Paintball is an exciting sport that involves shooting paint-filled pellets at opponents. While getting hit will always sting a bit, some paintballs hurt more than others. When selecting paintballs, you’ll want to balance factors like durability, accuracy, and pain level. Here is an overview of how different types of paintballs compare for pain and performance.
Paintball Caliber and Shell Materials
Larger calibers tend to hurt more. Paintballs come in three main sizes:
- .68 caliber – The standard and most common size. Medium pain level.
- .50 caliber – Smaller, so they hurt less but can break more easily. Good for close-range games.
- .43 and .38 caliber – Very small, producing a sting rather than a throb. Required for high-velocity markers.
Thicker shells reduce rupture. Paintball shells can be made from gelatin, plastic, or acrylic. Gelatin shells are the thinnest and most prone to breaking on impact. Plastic and acrylic shells are stronger and less likely to rupture against your body.
Liquid paint hurts more than powder. Paintballs are filled with either:
- Liquid paint – Creates big splats but maximum pain on impact.
- Powdered paint – Less messy and produces a duller sting. Recommended to reduce pain.
Thicker paint fills make tougher shells. More viscous paint fill allows for thicker outer shells. This makes the balls sturdier so they rupture less.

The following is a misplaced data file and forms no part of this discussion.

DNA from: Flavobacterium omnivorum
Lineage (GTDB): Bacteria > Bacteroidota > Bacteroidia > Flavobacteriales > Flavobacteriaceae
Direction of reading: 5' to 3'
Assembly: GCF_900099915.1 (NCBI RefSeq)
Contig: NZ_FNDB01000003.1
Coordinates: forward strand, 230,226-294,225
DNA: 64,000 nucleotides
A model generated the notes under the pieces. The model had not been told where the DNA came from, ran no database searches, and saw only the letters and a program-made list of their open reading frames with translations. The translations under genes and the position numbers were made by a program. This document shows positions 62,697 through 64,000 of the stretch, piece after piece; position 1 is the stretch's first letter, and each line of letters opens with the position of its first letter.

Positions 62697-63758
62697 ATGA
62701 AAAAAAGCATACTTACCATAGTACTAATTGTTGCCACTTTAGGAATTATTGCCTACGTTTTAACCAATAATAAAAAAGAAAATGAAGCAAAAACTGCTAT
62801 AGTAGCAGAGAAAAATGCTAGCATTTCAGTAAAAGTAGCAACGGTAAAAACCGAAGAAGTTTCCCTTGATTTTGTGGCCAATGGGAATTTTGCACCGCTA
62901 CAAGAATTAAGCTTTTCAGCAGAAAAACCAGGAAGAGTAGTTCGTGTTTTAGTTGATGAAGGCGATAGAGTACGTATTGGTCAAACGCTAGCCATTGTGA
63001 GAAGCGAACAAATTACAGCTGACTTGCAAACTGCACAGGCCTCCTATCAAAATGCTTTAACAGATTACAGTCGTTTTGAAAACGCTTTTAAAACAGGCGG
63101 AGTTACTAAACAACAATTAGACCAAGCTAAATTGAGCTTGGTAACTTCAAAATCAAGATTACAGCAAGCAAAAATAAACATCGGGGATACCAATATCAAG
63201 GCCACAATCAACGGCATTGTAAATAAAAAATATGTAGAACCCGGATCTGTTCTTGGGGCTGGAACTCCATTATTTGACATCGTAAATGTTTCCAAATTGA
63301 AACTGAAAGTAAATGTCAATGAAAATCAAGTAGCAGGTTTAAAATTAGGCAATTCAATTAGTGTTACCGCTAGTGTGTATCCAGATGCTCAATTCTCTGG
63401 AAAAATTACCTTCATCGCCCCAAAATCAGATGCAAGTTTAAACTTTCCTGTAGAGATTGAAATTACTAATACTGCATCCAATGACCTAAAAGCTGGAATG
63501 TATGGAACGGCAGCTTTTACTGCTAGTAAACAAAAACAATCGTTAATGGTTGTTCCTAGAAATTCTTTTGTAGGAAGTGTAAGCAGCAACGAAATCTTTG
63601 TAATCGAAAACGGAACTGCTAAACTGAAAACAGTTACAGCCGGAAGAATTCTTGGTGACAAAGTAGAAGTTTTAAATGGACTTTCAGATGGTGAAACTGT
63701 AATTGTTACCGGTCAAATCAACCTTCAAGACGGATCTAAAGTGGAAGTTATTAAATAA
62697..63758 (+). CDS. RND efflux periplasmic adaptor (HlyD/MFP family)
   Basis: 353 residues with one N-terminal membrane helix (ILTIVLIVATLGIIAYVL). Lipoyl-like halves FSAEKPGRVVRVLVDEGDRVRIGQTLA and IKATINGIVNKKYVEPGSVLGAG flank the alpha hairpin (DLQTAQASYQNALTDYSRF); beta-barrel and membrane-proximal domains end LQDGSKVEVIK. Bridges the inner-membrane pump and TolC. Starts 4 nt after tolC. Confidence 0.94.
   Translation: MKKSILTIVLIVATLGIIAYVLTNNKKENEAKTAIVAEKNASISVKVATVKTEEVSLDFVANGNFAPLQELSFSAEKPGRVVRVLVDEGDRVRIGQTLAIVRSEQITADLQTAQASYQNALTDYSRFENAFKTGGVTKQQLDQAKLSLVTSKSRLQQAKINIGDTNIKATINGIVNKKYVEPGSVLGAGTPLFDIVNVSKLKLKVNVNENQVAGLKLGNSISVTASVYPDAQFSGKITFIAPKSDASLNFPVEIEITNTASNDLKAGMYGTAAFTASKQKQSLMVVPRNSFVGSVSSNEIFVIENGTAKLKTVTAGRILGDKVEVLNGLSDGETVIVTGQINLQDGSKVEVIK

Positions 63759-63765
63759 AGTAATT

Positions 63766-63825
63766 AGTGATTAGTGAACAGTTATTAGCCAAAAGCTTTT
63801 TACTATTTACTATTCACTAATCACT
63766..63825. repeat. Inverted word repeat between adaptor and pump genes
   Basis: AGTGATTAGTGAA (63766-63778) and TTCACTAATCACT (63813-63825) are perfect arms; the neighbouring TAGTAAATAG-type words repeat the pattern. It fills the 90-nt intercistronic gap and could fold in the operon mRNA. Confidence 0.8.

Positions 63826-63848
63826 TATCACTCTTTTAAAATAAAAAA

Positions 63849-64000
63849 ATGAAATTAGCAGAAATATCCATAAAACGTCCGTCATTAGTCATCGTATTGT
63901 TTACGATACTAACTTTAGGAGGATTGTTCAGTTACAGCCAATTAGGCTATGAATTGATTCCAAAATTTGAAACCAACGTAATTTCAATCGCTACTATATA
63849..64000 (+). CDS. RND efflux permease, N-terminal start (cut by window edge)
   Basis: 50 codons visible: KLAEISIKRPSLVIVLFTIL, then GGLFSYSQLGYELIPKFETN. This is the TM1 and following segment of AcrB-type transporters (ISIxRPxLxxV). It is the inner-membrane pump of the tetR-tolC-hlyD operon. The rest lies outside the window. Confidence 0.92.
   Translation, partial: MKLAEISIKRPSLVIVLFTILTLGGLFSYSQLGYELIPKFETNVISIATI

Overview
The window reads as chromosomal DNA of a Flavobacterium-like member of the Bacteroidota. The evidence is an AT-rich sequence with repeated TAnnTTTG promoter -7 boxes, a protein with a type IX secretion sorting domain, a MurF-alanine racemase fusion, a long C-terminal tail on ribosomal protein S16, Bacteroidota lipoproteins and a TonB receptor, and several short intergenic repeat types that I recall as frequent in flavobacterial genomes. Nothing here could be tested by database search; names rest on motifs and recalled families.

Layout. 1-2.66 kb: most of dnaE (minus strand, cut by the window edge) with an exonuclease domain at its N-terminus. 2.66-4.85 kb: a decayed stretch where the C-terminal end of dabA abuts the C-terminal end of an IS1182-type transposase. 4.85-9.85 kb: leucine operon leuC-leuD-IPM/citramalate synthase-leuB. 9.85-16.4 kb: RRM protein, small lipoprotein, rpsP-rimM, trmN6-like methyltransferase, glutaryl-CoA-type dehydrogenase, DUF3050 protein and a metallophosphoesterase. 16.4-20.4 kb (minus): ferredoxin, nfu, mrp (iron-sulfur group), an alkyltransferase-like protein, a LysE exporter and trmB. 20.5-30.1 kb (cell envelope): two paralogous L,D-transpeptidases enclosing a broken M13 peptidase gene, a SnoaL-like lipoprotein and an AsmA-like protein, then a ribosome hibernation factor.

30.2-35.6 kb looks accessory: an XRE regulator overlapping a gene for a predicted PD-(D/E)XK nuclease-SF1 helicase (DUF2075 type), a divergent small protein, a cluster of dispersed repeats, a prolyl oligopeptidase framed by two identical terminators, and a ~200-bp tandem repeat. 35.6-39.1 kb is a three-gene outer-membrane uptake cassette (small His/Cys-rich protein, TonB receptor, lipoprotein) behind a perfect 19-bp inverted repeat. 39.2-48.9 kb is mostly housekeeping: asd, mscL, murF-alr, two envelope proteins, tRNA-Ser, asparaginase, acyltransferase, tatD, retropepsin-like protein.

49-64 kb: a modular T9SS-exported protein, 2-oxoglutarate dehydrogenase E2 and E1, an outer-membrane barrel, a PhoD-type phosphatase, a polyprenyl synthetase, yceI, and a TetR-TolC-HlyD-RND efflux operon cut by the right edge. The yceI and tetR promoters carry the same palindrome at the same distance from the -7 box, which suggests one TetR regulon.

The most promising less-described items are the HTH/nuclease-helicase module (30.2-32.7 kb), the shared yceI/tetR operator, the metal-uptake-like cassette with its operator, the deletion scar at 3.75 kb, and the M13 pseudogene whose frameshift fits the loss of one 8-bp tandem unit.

Factor in Paintball Velocity
Higher velocity equals greater impact pain. Paintball markers can be tuned to different speed settings, normally around 280-300 fps. High rates above 300 fps should only be used for distant shots, as they really amplify the pain at close range. For less pain, use lower velocity settings.
Good Paintballs for Reducing Pain
Based on the above factors, here are some good options to reduce paintball pain:
- .50 caliber plastic or acrylic shells with powdered fill – Smaller size and powder fill creates low pain profile.
- Thick-shelled .68 caliber with higher-quality liquid fill – Larger caliber but thick shell prevents breaking.
- Low velocity settings around 280 fps – Slows the paintballs down for less impact.
The size, shell material, fill, and velocity all contribute to paintball pain levels. For minimal pain, use the smallest caliber possible, powdered fills, durable shell materials, and lower velocity. Larger calibers with thin shells, liquid fills, and high speeds hurt the most. Balancing these factors allows you to fine-tune the paintball pain to your preferences.
What is the least painful paintball?
The least painful paintballs are typically .50 caliber, powder-filled, and fired at lower velocities around 280 fps. This produces more of a sting than a throb or bruise.
Do thicker shells make it hurt less?
Yes, thicker gelatin, plastic, or acrylic shells are less likely to rupture on impact, reducing pain. They also allow for pressurized liquid fills without bursting.
Why do smaller paintballs hurt less?
Smaller calibers like .50 have less surface area and mass, so they don’t hit as hard. Less force equals less pain on impact.
Should I use oil-based or water-based paint?
Oil-based paints are thicker and more likely to break on target. Water-based paints make more fragile shells that hurt less.
I’ve been consumed by the thrilling world of paintball for over a decade. As an avid player and team captain, I’ve experienced firsthand the unique mix of teamwork, strategy, and marksmanship that makes this sport so addictive.
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